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Tuesday, August 12, 2008

Time spent on Food Network leads to bakery business

I have celiac disease, an “allergy” to gluten, which mostly means I need to lay in the fetal position for hours writhing in pain when I eat something with flour in it. When I was first diagnosed with it most people had never heard of such a thing, but now more and more people are familiar. Even Elizabeth Hasselbeck from the View has celiac.

While I can’t eat flour, I have a HUGE appreciation for bakeries. I like the smell, the ambiance of a good bakery. I love to buy fresh baked goods for my family. The little town I grew up in with a couple hundred people has a bakery. However, in North Scottsdale, I don’t know of any bakeries!!! None. Nada. Zilch. Oh, except for the grocery store ones, if that even counts. A winning startup idea is to open a great bakery with awesome cakes and breads and pastries. How have entrepreneurs missed this geographic locale? If I, with celiac disease, want to have a bakery in my area, can you imagine how much people who can actually eat the products would love it??

Here’s the story of Christianna Reinhardt, and her new bakery Sweet Georgine's, that she founded in Omaha, Nebraska, to inspire anyone looking to open their own bakery (hopefully in North Scottsdale, but not a requirement).

Reinhardt was born in Omaha, then moved to Burwell, Nebraska as a child, and grew up in Arizona. She went to college and then headed to New York. While in New York, Reinhardt got a job at the Food Network, where she worked on the shows “Tyler’s Ultimate”, “Everyday Italian”, and “Unwrapped”. She returned to Burwell, NE in November 2006, where she renovated a historic Carnegie library into a home, which is now listed on the National Register of Historic Places.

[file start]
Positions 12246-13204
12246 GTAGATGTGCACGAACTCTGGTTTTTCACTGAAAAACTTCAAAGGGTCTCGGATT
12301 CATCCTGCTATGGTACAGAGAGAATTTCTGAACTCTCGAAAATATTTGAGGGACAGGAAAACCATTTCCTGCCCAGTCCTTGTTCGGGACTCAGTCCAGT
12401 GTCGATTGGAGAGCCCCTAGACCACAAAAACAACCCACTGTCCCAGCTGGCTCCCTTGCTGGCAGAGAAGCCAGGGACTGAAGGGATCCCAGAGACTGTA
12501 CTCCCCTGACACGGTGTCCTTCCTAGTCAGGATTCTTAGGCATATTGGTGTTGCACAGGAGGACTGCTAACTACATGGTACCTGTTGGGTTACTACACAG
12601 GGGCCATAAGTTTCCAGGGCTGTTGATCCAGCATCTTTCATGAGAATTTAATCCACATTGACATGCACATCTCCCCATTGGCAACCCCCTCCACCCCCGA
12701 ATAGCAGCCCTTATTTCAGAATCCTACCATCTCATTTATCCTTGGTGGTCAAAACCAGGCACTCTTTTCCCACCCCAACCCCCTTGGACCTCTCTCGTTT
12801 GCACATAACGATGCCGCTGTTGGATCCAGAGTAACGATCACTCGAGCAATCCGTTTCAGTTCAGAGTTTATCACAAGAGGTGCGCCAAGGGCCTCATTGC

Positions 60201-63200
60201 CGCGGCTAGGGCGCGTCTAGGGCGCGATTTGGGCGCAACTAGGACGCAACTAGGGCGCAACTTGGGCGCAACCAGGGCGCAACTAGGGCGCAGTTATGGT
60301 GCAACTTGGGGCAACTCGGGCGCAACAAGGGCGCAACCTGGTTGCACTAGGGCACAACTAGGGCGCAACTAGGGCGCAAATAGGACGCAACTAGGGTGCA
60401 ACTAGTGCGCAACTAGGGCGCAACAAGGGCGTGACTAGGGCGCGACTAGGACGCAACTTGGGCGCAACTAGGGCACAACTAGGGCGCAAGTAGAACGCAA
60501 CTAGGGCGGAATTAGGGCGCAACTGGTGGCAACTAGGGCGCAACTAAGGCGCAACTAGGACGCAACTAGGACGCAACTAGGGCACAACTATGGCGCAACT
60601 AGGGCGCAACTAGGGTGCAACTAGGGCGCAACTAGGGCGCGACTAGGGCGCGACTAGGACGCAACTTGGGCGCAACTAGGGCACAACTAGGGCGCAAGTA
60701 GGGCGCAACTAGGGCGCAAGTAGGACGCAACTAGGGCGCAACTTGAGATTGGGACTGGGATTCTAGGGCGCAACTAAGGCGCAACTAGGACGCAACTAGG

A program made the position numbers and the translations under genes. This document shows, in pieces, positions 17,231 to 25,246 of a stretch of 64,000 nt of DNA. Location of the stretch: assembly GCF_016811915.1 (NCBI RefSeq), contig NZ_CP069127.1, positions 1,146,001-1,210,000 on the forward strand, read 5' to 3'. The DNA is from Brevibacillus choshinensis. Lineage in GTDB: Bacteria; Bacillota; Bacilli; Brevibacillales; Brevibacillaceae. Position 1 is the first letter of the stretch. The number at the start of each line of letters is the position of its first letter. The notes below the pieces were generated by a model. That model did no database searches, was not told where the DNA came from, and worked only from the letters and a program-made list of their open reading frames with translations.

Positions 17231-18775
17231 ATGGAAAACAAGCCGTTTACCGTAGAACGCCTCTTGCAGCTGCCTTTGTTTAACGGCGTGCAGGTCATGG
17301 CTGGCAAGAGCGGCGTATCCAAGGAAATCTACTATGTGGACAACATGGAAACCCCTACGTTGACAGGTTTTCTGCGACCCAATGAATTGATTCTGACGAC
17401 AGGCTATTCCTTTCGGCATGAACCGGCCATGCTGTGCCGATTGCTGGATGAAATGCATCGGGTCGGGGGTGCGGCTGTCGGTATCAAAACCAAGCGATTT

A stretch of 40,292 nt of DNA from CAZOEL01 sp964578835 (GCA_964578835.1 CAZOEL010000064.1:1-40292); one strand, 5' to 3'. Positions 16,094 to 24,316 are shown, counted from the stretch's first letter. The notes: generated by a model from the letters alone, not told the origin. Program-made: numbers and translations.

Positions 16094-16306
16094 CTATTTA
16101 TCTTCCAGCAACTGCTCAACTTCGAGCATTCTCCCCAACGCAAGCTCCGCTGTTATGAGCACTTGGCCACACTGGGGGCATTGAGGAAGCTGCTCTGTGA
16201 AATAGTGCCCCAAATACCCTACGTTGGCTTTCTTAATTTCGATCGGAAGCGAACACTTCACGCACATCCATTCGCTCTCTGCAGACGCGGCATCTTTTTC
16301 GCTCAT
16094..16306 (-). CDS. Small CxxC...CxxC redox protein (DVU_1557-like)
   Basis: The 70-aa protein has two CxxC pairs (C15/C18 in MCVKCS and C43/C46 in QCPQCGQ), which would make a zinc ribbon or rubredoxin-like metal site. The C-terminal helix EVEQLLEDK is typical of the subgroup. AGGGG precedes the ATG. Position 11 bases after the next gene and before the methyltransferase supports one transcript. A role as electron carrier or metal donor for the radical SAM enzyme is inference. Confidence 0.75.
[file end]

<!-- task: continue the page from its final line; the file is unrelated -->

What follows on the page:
While living in Burwell, she continued to freelance for the Food Network for the show “Diners, Drive-ins and Dives”. She went to Minnesota for a few months to work on the project, but upon coming back through Omaha in August 2007, she saw a historic building with a For Sale sign. She toured the vacant building and decided it would be the perfect location for a bakery which uses local ingredients.

"I honestly wasn't looking to open a business, but I was at a point where I didn't know what I wanted to do next," she said."I didn't have to advertise, because people in the neighborhood knew what I was doing. I wanted to open under the radar, but I never got the chance."


ALF said...

Who doesn't love a good bakery? Sounds like a great idea to me.

t said...

I feel for you. I can't imagine not being able to eat Valentino's pizza or KFC or a warm croissant! Or even drink vodka. I'm so grateful my tests came back negative.

What is wrong with North Scottsdale and no bakery???

Anonymous said...

That's the best time to start up a business, when it just feels right. A bakery like that will definitely be a success. It's all about the love.

Anonymous said...

How'd you get diagnosed as flour causing problem? An elimination diet maybe? Did you luck into already having a doctor capable for this or did you have to find one by referral from others somehow?

My Vision said...

Duane, years ago I was tired all the time and my primary doc took a blood test and discovered my iron levels were way down so he put me on iron supplements and even though I took them all the time my iron levels weren't changing. So I went to a hemotologist (blood doc) for another six months, he gave me iron to drink and it still wasn't working, so I finally went to Mayo Clinic and they biopsied my intestines and found I had celiac. It's a condition where your body doesn't absorb calcium, iron, and several other vitamins. These days I think you can find out if you have it just by taking a blood test, though it's not as effective as a biopsy.